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Descent and Distribution Texas vs. the Uniform Probate Code

  • By:Christine Butts
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According to the Uniform Probate Code, descendants claiming to be heirs of an intestate decedent take by representation. When the estate of an intestate decedent passes to descendants by representation, the estate is divided into as many equal shares as there are surviving descendants in the generation nearest to the decedent which contains one or more surviving descendants and deceased descendants in the same generation who left surviving descendants if any. Then, each surviving descendant in the nearest generation to the decedent is allocated one share. The remaining shares are combined and then divided in equal shares among the surviving descendants of deceased descendants as if the surviving descendants who were allocated a share and their surviving descendants had predeceased the decedent.

The Uniform Probate Code adopts the per capita at each generation approach to intestate distribution among descendants, as the underlying premise behind such approach is that those equally related to the decedent receive an equal portion.  Further, a survey of client preferences conducted by Fellows of ACTEC concluded the intestate distribution plan most favored by clients enabled those of the same generation to inherit equal shares. The following states have enacted the Uniform Probate Code: Alaska, Arizona, Colorado, Hawaii, Idaho, Maine, Massachusetts, Michigan, Minnesota, Montana, Nebraska, New Jersey, New Mexico, North Dakota, Pennsylvania, South Carolina, South Dakota, and Utah.

Importantly, a descendant may not disclaim his or her interest in the decedent’s estate in order that such descendant’s branch of the family tree receive an enhanced portion.  The Uniform Probate Code makes it clear that the disclaimed interest passes as if the disclaimant had died immediately before the time of distribution if, the descendants of the disclaimant would share in the disclaimed interest by any method of representation had the disclaimant died before the time of distribution, the disclaimed interest passes only to the descendants of the disclaimant who survive at the time of distribution.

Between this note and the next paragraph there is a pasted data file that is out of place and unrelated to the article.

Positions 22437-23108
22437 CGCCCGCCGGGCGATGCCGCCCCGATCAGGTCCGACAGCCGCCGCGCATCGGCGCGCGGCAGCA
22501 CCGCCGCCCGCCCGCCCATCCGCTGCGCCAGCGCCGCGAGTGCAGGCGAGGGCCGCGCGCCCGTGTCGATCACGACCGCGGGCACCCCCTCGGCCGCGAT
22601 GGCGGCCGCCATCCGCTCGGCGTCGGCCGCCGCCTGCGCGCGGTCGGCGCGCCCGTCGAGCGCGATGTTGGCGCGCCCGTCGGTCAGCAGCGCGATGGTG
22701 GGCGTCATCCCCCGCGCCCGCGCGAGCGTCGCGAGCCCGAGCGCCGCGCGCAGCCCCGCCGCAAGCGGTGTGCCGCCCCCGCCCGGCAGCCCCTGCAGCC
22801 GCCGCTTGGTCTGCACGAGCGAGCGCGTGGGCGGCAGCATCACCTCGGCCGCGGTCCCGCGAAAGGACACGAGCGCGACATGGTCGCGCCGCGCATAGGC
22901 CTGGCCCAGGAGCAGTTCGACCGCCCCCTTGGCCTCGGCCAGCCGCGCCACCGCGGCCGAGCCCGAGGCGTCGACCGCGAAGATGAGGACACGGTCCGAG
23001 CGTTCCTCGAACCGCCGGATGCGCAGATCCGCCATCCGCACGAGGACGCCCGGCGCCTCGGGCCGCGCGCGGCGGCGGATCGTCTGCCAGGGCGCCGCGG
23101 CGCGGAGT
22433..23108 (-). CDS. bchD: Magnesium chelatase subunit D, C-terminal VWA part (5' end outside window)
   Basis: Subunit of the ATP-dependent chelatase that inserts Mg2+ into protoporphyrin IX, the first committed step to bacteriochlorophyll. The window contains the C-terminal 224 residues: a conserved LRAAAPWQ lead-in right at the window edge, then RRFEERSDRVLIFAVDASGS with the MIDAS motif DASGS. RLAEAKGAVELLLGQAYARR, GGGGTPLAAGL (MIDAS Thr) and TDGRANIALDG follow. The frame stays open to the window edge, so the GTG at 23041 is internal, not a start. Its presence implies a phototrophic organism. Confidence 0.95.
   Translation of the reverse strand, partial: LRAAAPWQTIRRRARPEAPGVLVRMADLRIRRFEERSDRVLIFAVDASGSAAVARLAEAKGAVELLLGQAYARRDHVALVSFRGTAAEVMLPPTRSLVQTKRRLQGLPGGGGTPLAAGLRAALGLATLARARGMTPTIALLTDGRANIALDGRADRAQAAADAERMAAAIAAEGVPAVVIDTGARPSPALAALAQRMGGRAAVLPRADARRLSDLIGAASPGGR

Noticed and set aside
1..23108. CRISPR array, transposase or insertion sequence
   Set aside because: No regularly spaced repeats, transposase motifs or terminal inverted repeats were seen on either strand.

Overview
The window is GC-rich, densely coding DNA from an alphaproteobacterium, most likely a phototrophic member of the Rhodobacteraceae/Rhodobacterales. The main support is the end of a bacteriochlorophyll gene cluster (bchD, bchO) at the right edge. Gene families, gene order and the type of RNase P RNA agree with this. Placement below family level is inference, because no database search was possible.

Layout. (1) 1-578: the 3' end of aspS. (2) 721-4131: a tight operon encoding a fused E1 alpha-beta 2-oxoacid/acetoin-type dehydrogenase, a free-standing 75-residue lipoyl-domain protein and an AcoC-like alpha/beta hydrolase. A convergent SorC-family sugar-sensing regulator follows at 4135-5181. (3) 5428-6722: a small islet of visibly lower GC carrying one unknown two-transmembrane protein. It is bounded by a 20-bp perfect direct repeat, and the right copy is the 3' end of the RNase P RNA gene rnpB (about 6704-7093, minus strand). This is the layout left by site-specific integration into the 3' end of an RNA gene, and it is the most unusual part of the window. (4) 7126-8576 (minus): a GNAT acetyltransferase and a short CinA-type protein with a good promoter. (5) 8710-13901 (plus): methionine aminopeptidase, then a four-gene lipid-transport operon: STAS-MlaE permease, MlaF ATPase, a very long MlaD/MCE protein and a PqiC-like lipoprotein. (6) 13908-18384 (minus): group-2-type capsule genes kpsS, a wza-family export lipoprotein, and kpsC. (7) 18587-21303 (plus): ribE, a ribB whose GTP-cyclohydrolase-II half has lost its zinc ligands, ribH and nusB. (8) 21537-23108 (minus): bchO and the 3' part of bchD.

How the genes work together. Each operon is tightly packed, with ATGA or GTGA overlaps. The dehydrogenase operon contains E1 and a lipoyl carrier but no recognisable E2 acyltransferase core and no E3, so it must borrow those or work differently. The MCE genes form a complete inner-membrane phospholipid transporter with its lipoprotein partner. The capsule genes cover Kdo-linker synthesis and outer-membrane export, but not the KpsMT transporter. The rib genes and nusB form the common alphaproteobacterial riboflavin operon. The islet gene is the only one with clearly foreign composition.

In Texas, if some of the children predecease and at least one child survives the intestate decedent, then each descendant of the child(ren) who predeceased the intestate decedent is entitled to a distribution of the intestate decedent’s estate.  Each such descendant inherits only that portion of the property to which the parent through whom the descendant inherits would be entitled if that parent were alive.  If all of an intestate decedent’s children predecease him, then the grandchildren of such decedent take equal shares.  The distribution plan adopted in Texas is referred to as per capita with representation.

The per capita with representation distribution plan divides the intestate estate into equal shares at the first generational level where there are living takers.  The denominator for such fractional share is determined by adding the number of those living at such level to those on such level who predeceased the decedent but left descendants who survived the decedent.  Those who are in such level take such fractional share.  The fractional share that would have otherwise passed to a person on such level had such person survived the decedent passes to his or her descendants.

About half of the states in the United States follow the intestate distribution scheme known as per capita with representation. Some such states include: California, Oregon, and Idaho.  Learn more . . 

Posted in: Asset Protection, Estate Planning

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